During the late 19th and early 20th century, the farming of cereals, especially wheat, in Messinia showed great rise and cereals, along with other Messinian products, became one of the main traded goods exported from the port of Kalamata. This fact is evidenced by the development of flourmill industriesall around the region of Messinia.
The traditional farming of cereals such us wheat, barley and oat by the farmer (plowman) starts in summer with the cleaningand natural fertilizing of the field with the use of organic (animal)or green manure in the past, and,in recent years, with chemical fertilizers. October is the month of preparation of the land for the sowing of the seeds, after the field has received enough rain. The plowing and sowing of the land continue during November, depending on the area. The sowing is finished by the 21st of November (Τhe Presentation of Virgin Mary in the Temple) in some places, while in others the fields are half-sown by this time; hence Virgin Mary took the name ‘the Middle-sower’. In order for the harvest to go well, farmers start sowing while making the sign of the cross and they sow, along with the seeds, pomegranate grains and seeds from the straw cross, which they have kept near the religious icon since the end of the previous harvest. In March or April, farmers start weeding, the laborious process of removing the weeds and other unwanted plants.
Τhe harvest of grains starts the first days of June; this month is called the ‘Reaper’. From the Neolithic times up until the beginning of the 20th century, harvesting was done with a sickle. Reapers would hold the stalks with one hand, while with the other they held the sickle and cut the stalks.Τhe volume of stalks someone could hold was called ‘herovolo’ (from the Greek words heri=hand and vallo=throw).Herovola (plural) would be placed the one on top of the other in bundles forming ‘thimonies’ or windrows, which are piles of dried grain stalks. When wheat, oat and barley were collected in windrows around the threshing floor, the procedure of threshing would start. The threshing floor was a smooth circular surface out from the settlement, usually paved, with a wooden pole in the center. Horses or oxen would then be walked round the pole, stomping the wheat stalks to separate the grain from the husks. Αfter threshing, winnowing (‘lichnisma’ ) took place, during which wheat was separated from the chaff. Various tools were used for the separation such as ‘dikouli’/’dichali’ (fork), wooden shovels, ‘dikrani’(pitchfork) and sieve. After that, the grain was sieved, put into bags and stored.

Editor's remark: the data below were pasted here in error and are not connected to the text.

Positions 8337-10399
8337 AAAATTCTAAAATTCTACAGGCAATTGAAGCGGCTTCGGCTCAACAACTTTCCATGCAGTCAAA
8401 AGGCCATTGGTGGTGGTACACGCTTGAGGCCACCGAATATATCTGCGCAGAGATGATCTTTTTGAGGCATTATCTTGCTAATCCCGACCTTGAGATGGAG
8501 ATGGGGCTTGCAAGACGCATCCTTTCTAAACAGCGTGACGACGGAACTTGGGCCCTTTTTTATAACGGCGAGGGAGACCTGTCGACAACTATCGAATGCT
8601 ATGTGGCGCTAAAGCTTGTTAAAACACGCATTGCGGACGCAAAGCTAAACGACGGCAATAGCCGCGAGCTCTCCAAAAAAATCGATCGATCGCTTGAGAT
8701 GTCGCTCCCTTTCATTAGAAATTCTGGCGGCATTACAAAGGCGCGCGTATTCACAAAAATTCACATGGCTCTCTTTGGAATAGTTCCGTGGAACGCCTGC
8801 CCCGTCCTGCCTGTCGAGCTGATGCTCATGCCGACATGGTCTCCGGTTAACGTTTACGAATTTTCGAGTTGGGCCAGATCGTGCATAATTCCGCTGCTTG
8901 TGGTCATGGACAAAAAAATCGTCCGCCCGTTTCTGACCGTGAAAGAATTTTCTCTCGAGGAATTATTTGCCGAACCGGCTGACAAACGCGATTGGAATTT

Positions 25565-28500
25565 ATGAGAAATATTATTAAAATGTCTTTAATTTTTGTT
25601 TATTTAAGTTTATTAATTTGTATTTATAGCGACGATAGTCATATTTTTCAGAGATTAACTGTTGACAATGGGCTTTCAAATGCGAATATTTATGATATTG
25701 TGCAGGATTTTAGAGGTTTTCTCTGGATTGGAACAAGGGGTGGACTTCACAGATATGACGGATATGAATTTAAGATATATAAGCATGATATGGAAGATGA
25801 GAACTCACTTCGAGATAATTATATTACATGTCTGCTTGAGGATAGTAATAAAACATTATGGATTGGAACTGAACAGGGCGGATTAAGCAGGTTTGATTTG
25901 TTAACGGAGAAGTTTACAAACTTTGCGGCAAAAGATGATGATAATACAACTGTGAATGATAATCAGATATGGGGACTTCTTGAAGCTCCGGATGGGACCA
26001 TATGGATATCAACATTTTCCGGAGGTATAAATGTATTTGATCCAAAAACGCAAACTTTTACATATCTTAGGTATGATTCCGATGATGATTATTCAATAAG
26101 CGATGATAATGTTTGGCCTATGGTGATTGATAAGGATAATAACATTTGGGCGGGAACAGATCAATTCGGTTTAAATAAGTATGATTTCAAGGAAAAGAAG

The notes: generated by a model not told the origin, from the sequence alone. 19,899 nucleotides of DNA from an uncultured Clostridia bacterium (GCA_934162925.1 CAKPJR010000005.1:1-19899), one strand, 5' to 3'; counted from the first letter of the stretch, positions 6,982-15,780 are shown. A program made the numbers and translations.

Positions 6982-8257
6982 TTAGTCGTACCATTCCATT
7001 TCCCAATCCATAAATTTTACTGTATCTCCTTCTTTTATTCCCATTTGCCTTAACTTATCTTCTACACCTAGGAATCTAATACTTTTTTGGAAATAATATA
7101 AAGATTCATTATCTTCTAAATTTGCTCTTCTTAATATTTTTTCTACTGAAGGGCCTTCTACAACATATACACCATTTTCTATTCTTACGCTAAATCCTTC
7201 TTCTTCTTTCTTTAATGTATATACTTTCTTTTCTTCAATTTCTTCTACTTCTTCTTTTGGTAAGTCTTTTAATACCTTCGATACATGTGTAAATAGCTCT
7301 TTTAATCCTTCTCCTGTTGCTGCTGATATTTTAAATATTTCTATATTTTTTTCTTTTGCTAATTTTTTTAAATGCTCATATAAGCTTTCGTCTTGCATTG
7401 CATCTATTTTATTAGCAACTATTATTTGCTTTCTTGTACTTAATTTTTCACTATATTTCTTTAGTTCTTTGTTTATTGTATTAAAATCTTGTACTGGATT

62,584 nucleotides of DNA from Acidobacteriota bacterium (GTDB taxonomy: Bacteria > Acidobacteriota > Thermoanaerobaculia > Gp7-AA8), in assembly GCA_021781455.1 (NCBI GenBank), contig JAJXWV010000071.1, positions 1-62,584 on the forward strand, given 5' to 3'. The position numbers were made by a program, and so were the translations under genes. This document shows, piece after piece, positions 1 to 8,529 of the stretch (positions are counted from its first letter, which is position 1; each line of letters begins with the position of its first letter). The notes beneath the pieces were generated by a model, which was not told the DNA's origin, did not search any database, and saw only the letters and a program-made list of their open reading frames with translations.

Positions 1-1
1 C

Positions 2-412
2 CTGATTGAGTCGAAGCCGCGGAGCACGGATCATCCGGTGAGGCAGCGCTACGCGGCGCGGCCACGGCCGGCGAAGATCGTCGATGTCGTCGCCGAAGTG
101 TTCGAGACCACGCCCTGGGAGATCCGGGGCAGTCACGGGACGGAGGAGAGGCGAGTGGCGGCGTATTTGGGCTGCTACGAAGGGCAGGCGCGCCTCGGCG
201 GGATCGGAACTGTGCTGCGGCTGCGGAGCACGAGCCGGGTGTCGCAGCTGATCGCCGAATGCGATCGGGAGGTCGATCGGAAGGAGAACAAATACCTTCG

Already since prehistoric times, the hand mill was the only method of milling grains. Later, watermills and windmills were invented for this purpose. In Greece there were two types of watermills.
1. The older Roman type, which had an upright outer wheel/waterwheel and,
2. The more recent eastern watermill,which had a horizontal inner wheel/waterwheel.
Most watermills in Messinia belonged to the second type. Their construction demanded an aquifer area and this is why they were located close to riverbeds, water springs and steep places with dense vegetation. Watermills can be still found in the Messinian or Outer Mani (Rintomo gorge, Kentro/Center, Nomitsi) as well as at the villages Filia and Dirachi.
Windmills operated using wind power. They were cylindrical structures, divided internally into three levels. Their operation unit was placed on the upper level. A wooden wheel/impeller with sails was the main characteristic of windmills. Unfortunately, there are no remnants of windmills today.